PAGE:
UPC shows its teeth in first rulings
Since opening its doors on 1 June 2023, the European Patent Court (UPC) has made significant progress. With more than 50 active cases covering a range of patent disputes, the UPC is quickly establishing itself as a key player in European patent law.
Recent judgments demonstrate the court's ability to respond quickly. For example, during the EUROBIKE 2023 fair, a preliminary injunction was issued within hours, resulting in the seizure of disputed e-bikes at the fair that same day. Another quick scenario unfolded at the ITMA 2023 fair, where evidence against alleged patent infringers was detained based on a quickly granted request at the UPC. In September, the new court banned the sale of a molecular imaging instrument in 17 countries, demonstrating its supranational power.
These initial decisions, while noteworthy, are just the beginning for the UPC. As the court gains traction, its influence in shaping European patent law will only increase.
What will the UPC mean for your business? Contact your patent attorney at V.O. for advice.
Beware of silent amendments to Dutch Patent Act
Suppose you are working on a project where you face an exception to patent protection. These could include restrictions such as the Bolar exemption, the experimental use exemption, or exemptions relating to use on ships or aircraft. Upon reviewing the legal text last July, you might have been in for a surprise.
The Dutch Patent Act (ROW) has been changed rather dramatically, and without broad announcement to the user public. Indeed, in 2019, the government decided to amend the ROW to enable unitary patent protection, and to bring the ROW in line with the provisions on unitary patent protection through the UPC. However, it was not known at that time when the UPC would be in place. Therefore, the agreed amendments to the ROW would come into effect by Royal Decree at a date to be determined later.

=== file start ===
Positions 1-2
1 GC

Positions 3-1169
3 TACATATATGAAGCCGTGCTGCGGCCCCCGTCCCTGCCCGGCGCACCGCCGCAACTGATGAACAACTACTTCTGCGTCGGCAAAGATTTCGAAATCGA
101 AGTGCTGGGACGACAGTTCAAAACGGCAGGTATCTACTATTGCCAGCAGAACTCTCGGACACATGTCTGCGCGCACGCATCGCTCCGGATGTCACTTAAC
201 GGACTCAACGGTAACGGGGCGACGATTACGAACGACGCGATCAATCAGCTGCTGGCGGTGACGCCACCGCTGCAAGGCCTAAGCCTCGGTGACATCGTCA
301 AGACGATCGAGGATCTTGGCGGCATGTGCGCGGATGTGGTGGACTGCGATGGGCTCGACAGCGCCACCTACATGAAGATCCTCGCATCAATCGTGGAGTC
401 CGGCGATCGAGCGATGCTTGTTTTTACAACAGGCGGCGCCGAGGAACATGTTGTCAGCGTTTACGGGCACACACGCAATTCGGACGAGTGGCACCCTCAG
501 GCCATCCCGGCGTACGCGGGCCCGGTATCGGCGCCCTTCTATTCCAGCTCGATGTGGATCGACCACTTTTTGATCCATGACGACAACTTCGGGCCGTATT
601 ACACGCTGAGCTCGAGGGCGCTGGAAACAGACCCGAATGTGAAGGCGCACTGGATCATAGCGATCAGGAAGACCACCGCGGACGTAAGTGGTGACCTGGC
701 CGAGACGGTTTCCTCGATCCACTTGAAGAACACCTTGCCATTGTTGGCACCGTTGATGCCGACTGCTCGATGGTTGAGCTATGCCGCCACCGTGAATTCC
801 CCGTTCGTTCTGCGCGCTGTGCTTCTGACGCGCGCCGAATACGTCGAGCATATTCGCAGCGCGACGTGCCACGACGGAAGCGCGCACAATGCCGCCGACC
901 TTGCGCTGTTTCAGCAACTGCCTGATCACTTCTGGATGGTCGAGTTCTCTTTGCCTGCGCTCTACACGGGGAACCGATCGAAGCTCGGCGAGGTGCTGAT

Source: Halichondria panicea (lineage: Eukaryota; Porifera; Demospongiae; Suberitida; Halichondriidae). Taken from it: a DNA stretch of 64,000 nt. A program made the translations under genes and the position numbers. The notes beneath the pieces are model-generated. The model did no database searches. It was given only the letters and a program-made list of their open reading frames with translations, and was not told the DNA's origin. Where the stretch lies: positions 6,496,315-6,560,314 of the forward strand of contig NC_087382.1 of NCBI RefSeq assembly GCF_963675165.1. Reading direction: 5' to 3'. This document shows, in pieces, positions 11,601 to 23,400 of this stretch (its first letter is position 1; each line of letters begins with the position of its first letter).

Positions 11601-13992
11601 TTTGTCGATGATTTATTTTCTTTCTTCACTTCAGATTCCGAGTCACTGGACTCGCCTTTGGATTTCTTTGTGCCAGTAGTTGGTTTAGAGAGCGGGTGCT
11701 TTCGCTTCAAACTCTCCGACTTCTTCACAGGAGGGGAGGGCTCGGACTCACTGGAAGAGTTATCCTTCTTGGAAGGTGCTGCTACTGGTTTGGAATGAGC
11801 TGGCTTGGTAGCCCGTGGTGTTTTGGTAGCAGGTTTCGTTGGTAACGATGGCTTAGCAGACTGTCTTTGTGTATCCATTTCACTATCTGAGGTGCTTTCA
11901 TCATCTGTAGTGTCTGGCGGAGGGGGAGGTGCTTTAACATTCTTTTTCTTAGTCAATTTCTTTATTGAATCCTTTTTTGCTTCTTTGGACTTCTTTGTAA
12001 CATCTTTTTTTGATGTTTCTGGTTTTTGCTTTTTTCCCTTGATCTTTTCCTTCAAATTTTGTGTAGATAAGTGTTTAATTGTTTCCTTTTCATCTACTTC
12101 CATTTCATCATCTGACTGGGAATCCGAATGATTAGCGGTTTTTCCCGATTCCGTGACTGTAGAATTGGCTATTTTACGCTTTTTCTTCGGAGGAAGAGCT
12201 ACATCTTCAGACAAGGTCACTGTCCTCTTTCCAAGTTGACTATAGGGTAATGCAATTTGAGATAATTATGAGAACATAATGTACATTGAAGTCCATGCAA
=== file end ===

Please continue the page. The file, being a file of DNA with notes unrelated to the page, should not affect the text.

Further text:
By Royal Decree of 3 April 2023, it was announced that the proposed amendments to the ROW would come into effect on 1 June 2023. As of that date, the provisions on, among other things, the scope of protection, direct and indirect infringement and exceptions to patent protection have been aligned with the provisions in the Agreement on Unitary Patent Protection. This reduces the risk of divergent decisions.
Consult your V.O. patent attorney for a detailed explanation of the changes, and what they mean in your situation.
V.O. provides IP modules at TH Ingolstadt
Innovation is at the heart of any progressive academic institution, and the Technische Hochschule Ingolstadt is no exception. This ambitious university in Bavaria is known for its pioneering research in various fields. IP education enables students and faculty to understand the value of their inventive ideas. By learning about patents, trademarks, copyrights and trade secrets, people are better able to protect their intellectual creations. That is why the institution has established an IP program. Attorney-at-law Claudia Meindel, based at V.O.'s Munich office, is actively contributing to that program with two digital IP modules. These focus respectively on trademarks/models and know-how and copyright protection.
The IP program is intended for SMEs and start-ups active in areas such as project development and planning, software development and innovation marketing, as well as for university employees, researchers and innovation practitioners. The modules, in German, can be accessed at https://www.thi.de/weiterbildung/training/kursangebot-training/.
Before 2023, they will be free of charge.
Handbook on antibody patenting appears in second edition
Of the book Antibody Patenting: A Practitioner's Guide to Drafting, Prosecution and Enforcement, the second edition recently saw the light of day. Nearly fifty international experts have contributed to it. One of the co-authors is Martin Klok, partner at V.O, who contributed the chapter on Dutch practice.
Briefly, antibodies are specific proteins that are an important part of our immune system. When harmful substances - antigens - are in our bodies, they are recognized by antibodies, which then attach themselves to those harmful substances to render them harmless. The discovery of antibodies has led to revolutionary breakthroughs in medicine and biotechnology, particularly in the development of diagnostic and treatment methods and drugs. Its importance in the development of immunotherapies in the treatment of cancer is enormous.
Antibody Patenting: A Practitioner's Guide to Drafting, Prosecution and Enforcement, Jürgen Meier and Oswin Riddersbuch (ed.), ISBN: 9789403510736. It is published by Wolters Kluwer as part of AIPPI's Law Series.